He recog

for the wedding—a wedding at sea among icebergs and walruses. Five days more and all would be over. So the blonde reflected, with a sigh and a tear. Oh, where was her true love—and why, why did he not come and save her? At that moment he was lifting his harpoon to strike a whale in Behring's Strait, five thousand miles away, by the way of the Arctic Ocean, or twenty thousand by the way of the Horn—that was the reason. He struck, but not with perfect aim-his foot slipped and he fell in the whale's mouth and went down his throat. He was insensible five days. Then he came to himself and heard voices; daylight was streaming through a hole cut in the whale's roof. He climbed out and astonished the sailors who were hoisting blubber up a ship's side. nised the vessel, flew aboard, surprised the wedding party at the altar, and exclaimed :

“Stop the proceedings—I'm here! Come to my arms, my own!”

There were foot-notes to this extravagant piece of literature wherein the author endeavoured to show that the whole thing was within the possibilities; he said he got the incident of the whale travelling from Behring's Strait to the coast of Greenland, five thousand miles in five days, through the Arctic Ocean, from Charles Reade's “Love Me Little Love Me Long,” and considered that that established the fact that the thing could be done; and he instanced Jonah's adventure as proof that a man could live in a whale's belly, and added that if a preacher could stand it three days a lawyer could surely stand it five !

There was a fiercer storm than ever in the editorial sanctum now, and the stranger was peremptorily discharged, and his manuscript flung at his head. But he had already delayed things so much that there was not time for some one else to rewrite the chapter, and so the paper came out without any novel in it. It was but a feeble, struggling, stupid journal, and the absence of the novel probably shook public confidence ; at any rate, before the first side of the next issue went to press, the Weekly Occidental died as peacefully as an infant.

a

THE AGED PILOT MAN.

On the Erie Canal, it was,

All on a summer's day,
I sailed forth with my parents

Far away to Albany.

From out the clouds at nou n that day

There came a dreadful storm, That piled the billows high about,

And filled us with alarm.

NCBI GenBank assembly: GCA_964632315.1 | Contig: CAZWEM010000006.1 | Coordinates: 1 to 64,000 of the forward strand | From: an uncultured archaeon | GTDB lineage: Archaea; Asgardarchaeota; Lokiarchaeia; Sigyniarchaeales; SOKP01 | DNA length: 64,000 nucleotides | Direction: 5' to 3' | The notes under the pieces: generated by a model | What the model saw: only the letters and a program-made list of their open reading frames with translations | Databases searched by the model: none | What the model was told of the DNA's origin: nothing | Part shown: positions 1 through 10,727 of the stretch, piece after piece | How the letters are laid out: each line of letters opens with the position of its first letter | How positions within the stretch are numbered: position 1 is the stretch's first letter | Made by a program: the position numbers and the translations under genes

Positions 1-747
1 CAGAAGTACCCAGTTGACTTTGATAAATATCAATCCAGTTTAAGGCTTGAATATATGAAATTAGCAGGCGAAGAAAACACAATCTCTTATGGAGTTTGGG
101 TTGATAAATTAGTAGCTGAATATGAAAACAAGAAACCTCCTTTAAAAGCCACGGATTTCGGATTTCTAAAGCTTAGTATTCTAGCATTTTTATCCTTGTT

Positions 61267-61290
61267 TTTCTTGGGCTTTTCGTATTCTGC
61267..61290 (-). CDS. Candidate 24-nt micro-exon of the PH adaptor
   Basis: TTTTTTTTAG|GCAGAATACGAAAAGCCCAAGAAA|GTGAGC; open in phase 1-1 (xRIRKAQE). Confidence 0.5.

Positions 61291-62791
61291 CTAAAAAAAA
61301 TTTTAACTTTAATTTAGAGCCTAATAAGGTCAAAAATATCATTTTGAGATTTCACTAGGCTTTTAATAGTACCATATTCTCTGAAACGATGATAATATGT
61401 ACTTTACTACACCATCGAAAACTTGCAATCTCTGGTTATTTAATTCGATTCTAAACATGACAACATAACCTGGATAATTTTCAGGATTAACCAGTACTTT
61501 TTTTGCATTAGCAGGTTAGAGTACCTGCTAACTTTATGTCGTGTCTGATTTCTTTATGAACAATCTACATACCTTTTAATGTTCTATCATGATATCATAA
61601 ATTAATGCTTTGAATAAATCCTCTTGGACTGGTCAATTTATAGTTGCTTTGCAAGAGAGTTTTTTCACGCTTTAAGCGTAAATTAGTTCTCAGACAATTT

A man came rushing from a house,

Saying, “Snub up* your boat I pray! Snub up your boat, snub up,

alas! Snub up while yet you may."

Our captain cast one glance astern,

Then forward glanced he,
And said, “My wife and little ones

I never more shall see."

Said Dollinger the pilot man,

In noble words, but few“Fear not, but lean on Dollinger,

And he will fetch you through.”

The boat drove on, the frightened mules

Tore through the rain and wind, And bravely still in danger's post,

The whip-boy strode behind.

“Come 'board, come 'board,” the captain cried,

“Nor tempt so wild a storm;" But still the raging mules advanced,

And still the boy strode on.

* The customary canal technicality for “tie up."

Then said the captain to us all,

“Alas, 'tis plain to me, The greater danger is not there,

But here upon the sea.

So let us strive, while life remains,

To save all souls on board, And then if die at last we must,

. I cannot speak the word !"

Let .

Said Dollinger the pilot man,

Tow'ring above the crew, "Fear not, but trust in Dollinger,

And he will fetch you through.”

"Low bridge ! low bridge !" all heads went down,

The labouring bark sped on;
A mill we passed, we passed a church,

Hamlets, and fields of corn;
And all the world came out to see,

And chased along the shore,

Crying, "Alas, alas, the sheeted rain,

The wind, the tempest's roar! Alas, the gallant ship and crew,

Can nothing help them more ?"

And from our deck sad eyes looked out

Across the stormy scene :
The tossing wake of billows aft,

The bending forests green,

The chickens sheltered under carts,

In lee of barn the cows,
The skurrying swine with straw in mouth,

The wild spray from our bows !